Supplementary Figure 4 Gata6 genetic labeling of epidermis under homeostatic conditions and Gata6 regulation by Vitamin A and Myc.
(a) Untreated (top left panel) and tamoxifen (4OHT) treated adult back skin sections from Gata6EGFPCreERT2 x Rosa26-fl/STOP/fl-tdTomato reporter mice. Dotted white lines indicate sebaceous glands. Samples were collected at the time points indicated. Gata6 genetically labeled cells are restricted to the junctional zone and sebaceous ducts (white arrow) and are not present in the lower HF. Representative images of 2 independent experiments. (b) Schematic of known upstream regulators of Gata6 expression in multiple cell contexts11,12. (c) The transcription factor Myc induces Gata6 expression in the junctional zone, in the sebaceous glands and in the interfollicular epidermis (white arrows); in contrast, in K14ΔNLef1 skin, Gata6 expression is only induced in the epidermal cysts (see Fig. 1c). Sections of tamoxifen treated dorsal skin from wild type (WT) and K14MycER mice10 stained for Gata6 (red) and Krt14 (green). Representative images of 3 mice. (d,e) Quantification of Gata6 expressing cells per hair follicle (d) and per length of interfollicular epidermis (IFE) (e) in the indicated mouse strains. Box-and-whisker plots: mid-line, median; box, 25th to 75th percentiles; and whiskers, minimum and maximum (n = 12 hair follicles). (f,g) Gata6 expression in the interfollicular epidermis correlates with the presence of ectopic SG (white and black arrowheads) in Tamoxifen treated skin from K14MycER mice. Dorsal skin sections were stained with Haematoxylin and Eosin (f) or Gata6 and Scd1 (g). Representative images of n = 3 mice. (h,i) Treatment with Vitamin A (Retinoid Acid – RA) leads to the presence of Gata6 expressing suprabasal cells in the interfollicular epidermis and lower hair follicle (white arrows) of adult dorsal skin, where normally Gata6 is not expressed. Acetone- (vehicle) and RA-treated skin sections were stained for Gata6, Ki67, and Fabp5. Insert with white lines is magnified in right panel h. Representative images of 3 mice. Dashed lines demarcate epidermal-dermal boundaries. Scale bars, 25 μm (a), 50 μm (c,f–i).
Supplementary Figure 5 Characterization and quantification of Lrig1 and Gata6 genetically labelled (GL) cells prior to wounding and during re-epithelialization.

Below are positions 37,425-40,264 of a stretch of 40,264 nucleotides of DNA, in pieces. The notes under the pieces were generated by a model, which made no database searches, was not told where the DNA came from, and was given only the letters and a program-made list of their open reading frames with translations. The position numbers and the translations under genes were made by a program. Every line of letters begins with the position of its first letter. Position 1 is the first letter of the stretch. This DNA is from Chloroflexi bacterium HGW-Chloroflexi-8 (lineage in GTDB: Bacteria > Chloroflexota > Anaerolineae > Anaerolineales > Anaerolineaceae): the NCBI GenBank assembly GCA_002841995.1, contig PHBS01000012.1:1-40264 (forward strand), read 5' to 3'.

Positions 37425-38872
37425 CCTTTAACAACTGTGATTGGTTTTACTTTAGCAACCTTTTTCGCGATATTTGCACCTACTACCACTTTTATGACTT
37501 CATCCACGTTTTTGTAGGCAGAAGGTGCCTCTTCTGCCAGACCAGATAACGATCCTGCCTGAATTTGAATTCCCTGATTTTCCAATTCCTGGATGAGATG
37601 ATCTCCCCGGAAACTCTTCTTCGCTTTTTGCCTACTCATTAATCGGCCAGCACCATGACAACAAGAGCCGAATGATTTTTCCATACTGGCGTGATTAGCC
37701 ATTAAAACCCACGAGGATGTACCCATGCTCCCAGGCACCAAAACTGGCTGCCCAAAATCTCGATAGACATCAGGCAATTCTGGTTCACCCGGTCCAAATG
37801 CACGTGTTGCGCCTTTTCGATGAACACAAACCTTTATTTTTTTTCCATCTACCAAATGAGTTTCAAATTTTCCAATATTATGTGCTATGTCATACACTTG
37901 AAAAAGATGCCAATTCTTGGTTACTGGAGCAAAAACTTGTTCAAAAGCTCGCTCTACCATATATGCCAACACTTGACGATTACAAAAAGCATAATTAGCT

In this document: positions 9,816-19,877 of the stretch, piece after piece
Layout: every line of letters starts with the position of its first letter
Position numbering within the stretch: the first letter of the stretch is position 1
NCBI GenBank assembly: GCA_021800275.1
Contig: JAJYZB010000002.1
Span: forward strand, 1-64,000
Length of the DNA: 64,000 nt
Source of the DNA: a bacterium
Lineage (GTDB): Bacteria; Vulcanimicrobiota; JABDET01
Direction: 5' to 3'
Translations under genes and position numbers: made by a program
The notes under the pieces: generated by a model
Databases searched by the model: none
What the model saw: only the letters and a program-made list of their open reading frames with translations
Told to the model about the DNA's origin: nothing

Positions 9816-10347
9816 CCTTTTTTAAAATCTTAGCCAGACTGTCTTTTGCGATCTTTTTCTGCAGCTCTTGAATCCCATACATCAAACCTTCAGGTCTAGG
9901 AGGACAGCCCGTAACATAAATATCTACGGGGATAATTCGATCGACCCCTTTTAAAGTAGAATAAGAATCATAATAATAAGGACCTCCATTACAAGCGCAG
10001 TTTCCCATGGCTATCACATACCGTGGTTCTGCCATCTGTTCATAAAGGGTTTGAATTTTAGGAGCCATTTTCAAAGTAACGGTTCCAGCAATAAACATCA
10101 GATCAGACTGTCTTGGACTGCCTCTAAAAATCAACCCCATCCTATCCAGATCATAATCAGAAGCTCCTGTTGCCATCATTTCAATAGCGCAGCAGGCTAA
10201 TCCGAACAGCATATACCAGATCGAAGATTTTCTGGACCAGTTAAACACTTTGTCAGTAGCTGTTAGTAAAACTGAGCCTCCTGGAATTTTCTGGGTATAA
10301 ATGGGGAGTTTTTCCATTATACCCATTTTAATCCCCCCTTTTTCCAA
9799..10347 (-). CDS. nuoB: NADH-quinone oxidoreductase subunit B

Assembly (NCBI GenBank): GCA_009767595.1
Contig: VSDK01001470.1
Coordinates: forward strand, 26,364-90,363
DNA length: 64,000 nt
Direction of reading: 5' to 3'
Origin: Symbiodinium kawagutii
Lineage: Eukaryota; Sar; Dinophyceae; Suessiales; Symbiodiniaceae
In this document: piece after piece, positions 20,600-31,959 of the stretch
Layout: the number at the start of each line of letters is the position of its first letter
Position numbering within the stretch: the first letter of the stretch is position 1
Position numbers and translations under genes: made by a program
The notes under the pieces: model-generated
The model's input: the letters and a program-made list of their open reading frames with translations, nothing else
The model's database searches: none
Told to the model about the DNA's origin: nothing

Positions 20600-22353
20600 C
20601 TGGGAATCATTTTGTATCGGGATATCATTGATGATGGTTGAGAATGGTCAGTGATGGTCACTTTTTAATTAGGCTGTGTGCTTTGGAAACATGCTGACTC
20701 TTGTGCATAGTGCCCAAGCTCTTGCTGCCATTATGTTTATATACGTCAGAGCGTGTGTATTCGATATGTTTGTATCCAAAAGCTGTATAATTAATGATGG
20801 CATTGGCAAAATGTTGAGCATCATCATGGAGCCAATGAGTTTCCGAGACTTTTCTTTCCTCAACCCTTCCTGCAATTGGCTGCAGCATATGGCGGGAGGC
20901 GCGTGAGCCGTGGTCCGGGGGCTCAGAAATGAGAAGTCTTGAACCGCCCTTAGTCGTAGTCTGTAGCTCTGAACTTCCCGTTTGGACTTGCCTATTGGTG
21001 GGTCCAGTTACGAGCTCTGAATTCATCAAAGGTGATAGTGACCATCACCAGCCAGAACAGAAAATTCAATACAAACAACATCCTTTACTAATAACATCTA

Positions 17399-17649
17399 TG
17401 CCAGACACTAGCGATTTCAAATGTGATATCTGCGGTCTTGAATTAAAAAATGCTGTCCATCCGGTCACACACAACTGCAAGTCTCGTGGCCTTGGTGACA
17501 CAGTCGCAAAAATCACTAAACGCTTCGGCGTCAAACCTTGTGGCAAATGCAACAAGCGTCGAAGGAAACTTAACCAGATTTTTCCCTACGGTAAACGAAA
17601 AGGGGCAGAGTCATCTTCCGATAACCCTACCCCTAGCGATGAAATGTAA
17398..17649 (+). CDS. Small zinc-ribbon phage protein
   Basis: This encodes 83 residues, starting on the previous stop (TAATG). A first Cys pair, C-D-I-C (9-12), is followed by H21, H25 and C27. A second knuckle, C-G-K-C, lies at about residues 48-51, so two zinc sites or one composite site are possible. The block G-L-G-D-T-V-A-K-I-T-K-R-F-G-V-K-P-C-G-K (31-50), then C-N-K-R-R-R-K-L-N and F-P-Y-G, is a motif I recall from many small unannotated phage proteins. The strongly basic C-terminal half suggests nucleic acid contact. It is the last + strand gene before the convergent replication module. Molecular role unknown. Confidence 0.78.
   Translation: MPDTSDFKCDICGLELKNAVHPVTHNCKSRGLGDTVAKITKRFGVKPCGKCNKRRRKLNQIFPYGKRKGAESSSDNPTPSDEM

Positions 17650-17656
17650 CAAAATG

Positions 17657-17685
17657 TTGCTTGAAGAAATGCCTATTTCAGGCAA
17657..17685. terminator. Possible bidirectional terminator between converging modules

(a) Quantification of Gata6 and Lrig1 genetically labeled (GL) cells after tamoxifen treatment, 48 h after wounding in tail skin (n = 5 mice, 116 HF for Gata6; 27 HF for Lrig1). Data are means ± s.d. (b) Flow cytometry analysis showing lack of EdU incorporation by GL Gata6 tail keratinocytes in unwounded skin. Representative flow cytometry plots of epidermal Lrig1 (dark grey) and Gata6 (red) GL cells from back and tail skin (top left panels). Gates in upper panels mark EdU positive cells analyzed in bottom left density plots (dashed green lines demarcate tdTomato negative controls). Quantification of EdU incorporation in all epidermal cells (top right panels) and tdTomato Gata6 (red) or Lrig1 (dark grey) GL cells (bottom right panels) is shown. (n = 6 mice for Gata6; n = 3 mice for Lrig1). Data are means ± s.d. (c) Histological analysis confirming the absence of EdU incorporation into GL Gata6 in unwounded tail skin. Tail skin sections showing tdTomato GL Gata6 (left) or Lrig1 cells (right)) and EdU localization. EdU masks after color threshold analysis with ImageJ software together with tdTomato mask (top panel) or single tdTomato channel (bottom panel) are shown. Representative images of 2 independent experiments. Quantification of EdU incorporation by GL (Lrgi1 or Gata6) cells in JZ/SD (n = 3 mice each; 49HF) is shown. Scale bars, 50 μm (d) Suprabasal Gata6 GL cells acquire a basement membrane position during wound re-epithelialisation. Position in the epidermal layers of Gata6 GL cells at the indicated day after wounding tail skin is shown. Measurements are position relative to the basement membrane of the lowest Gata6 GL cell of a column of labelled cells in the wound bed (“0” corresponds to the basal cell layer). From n = 3 mice for day 5, 9, 12 and n = 4 mice for day 7 (average of 70 columnar cell units per mouse). The yellow bars in the violin plots represent median and black lines the 25th and 75th percentiles. (e) Quantification of flow cytometry analysis of High-Itga6 and Mid/Low-Itga6 expressing Gata6 and Lrig1 GL cells in the tail wound bed at the indicated days after wounding. Data are means ± s.d. from n = 4 mice for Gata6 GL 5d, 12d and Lrig1 GL 5d; n = 3 for Lrig1 GL 12d. Representative flow cytometric plots (right panels) are shown. Light blue lines represent gating strategy used for quantification in left hand panel13. ∗P < 0.05; ∗∗P < 0.005, by unpaired Student’s t-test. (f) Quantification of Ki67 + Lrig1 and Gata6 tdTomato GL cells at day 6 after wounding. Data are means ± s.e.m. from n = 25 cell clusters.